It was an editorial volte-face that confounded The Independent's Left-wing readership.
Why did editor Amol Rajan suddenly swing his newspaper behind David Cameron two days before the 2015 General Election?
A senior political source has claimed to The Mail on Sunday that Mr Rajan – now a rising star at the BBC – had agreed to support the Conservatives if Mr Cameron agreed to attend the birthday party of his proprietor, the Russian businessman Evgeny Lebedev.
Mr Lebedev turned 35 the day after polling day, and The Guardian reported that Mr Cameron had attended the party to celebrate.
Mr Rajan, who has faced controversy in recent weeks over an explosive BBC documentary which prompted the Royal Family to threaten to boycott the Corporation, made history as the first non-white Fleet Street newspaper editor when he was appointed in 2013 at the age of 29.
A former adviser and confidant to Mr Lebedev, Mr Rajan is tipped as a frontrunner to replace BBC political editor Laura Kuenssberg.
The source pointed out to this newspaper that in the months before the 2015 Election, Mr Rajan's Independent had been highly critical of the Conservatives' record in the Coalition Government.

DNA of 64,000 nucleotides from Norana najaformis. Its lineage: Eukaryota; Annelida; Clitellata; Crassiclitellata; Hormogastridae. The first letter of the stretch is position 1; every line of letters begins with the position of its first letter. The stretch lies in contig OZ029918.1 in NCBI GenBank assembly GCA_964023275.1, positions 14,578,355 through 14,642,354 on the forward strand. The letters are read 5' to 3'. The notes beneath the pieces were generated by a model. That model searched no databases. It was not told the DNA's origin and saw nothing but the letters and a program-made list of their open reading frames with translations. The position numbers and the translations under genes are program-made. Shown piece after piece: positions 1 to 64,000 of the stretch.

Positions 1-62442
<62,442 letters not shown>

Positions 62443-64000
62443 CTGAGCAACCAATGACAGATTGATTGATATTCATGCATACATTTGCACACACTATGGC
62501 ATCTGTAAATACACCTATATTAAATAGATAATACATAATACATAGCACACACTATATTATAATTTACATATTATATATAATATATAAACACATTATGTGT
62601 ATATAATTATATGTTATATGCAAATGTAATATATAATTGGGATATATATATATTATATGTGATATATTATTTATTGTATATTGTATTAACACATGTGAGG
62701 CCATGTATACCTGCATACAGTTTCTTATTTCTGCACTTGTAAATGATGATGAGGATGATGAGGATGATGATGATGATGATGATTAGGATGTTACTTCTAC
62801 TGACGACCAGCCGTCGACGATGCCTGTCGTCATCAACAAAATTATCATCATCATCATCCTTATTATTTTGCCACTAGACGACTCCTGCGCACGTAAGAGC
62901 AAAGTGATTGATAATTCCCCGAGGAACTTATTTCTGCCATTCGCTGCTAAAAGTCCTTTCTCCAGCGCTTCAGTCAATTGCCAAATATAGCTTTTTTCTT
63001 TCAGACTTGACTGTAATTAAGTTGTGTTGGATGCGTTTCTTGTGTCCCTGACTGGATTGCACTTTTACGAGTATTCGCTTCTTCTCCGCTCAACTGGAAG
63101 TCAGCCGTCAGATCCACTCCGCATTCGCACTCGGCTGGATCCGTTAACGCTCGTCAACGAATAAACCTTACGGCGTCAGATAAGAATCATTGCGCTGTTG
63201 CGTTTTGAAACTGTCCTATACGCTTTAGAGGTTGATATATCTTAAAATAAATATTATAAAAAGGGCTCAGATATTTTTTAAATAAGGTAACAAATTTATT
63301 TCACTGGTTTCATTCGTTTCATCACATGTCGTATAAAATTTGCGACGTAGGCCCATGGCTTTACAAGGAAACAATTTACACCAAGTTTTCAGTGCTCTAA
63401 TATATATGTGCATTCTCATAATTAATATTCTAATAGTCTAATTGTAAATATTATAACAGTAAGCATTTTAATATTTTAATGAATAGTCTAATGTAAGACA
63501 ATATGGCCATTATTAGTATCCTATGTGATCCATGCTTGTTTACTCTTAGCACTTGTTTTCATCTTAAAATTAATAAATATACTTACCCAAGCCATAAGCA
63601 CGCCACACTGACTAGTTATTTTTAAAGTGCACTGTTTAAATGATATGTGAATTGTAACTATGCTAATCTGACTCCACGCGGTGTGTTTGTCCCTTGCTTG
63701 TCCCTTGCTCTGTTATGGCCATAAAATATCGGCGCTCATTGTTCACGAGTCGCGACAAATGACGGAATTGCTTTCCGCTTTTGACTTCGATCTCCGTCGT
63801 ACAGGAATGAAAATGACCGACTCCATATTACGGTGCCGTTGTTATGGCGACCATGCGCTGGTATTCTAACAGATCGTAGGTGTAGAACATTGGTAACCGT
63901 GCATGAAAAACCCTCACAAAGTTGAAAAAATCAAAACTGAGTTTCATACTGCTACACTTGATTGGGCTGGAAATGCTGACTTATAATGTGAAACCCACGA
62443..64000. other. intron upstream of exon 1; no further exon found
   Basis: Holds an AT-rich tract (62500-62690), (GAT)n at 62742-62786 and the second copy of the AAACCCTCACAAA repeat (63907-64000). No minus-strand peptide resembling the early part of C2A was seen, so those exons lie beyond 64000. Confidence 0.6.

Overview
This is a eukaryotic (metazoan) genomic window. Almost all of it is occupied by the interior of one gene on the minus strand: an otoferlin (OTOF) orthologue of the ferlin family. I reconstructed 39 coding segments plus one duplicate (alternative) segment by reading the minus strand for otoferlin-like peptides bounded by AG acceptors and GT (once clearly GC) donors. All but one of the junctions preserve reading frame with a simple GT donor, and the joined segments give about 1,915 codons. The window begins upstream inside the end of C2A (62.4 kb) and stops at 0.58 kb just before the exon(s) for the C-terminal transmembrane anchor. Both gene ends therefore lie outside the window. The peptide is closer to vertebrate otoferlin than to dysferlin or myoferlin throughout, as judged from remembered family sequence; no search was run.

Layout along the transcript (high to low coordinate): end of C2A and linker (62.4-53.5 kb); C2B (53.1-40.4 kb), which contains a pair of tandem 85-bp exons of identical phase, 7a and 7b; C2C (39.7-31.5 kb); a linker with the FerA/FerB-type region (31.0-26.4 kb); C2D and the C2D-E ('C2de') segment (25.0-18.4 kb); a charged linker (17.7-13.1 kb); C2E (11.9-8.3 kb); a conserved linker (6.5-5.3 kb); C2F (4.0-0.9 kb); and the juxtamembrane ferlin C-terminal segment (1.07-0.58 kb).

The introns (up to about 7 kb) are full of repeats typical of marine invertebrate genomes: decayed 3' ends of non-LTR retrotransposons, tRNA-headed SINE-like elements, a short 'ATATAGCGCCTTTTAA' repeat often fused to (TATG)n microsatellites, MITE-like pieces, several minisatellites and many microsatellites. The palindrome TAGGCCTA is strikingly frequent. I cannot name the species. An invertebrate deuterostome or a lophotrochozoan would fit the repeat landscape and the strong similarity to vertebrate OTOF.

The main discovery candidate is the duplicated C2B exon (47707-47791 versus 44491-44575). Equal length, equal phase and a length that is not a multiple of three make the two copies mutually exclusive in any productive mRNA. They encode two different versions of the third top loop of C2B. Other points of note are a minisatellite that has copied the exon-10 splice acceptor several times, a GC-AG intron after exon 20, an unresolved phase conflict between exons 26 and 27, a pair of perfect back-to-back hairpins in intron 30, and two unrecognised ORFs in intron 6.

A front page story on April 4, one month before the Election, revealed that in a private Whitehall meeting to discuss the Coalition's priorities, a senior Conservative Minister had told a Liberal Democrat Cabinet colleague: 'You take care of the workers and we'll take care of the bosses.'
A senior political source has claimed to The Mail on Sunday that Amol Rajan (pictured) – now a rising star at the BBC – had agreed to support the Conservatives if Mr Cameron agreed to attend the birthday party of his proprietor, the Russian businessman Evgeny Lebedev
A blistering editorial on the same day declared: 'The Conservatives have misread the national mood again, showing that they do not reflect Britain as once they did.'
It added: 'The plain fact is that the Conservatives have misread the national mood again, and it is depressing their electoral appeal …The Tory leadership looks and sounds a little too public school, a touch too smug and a bit too sympathetic to business vested interests.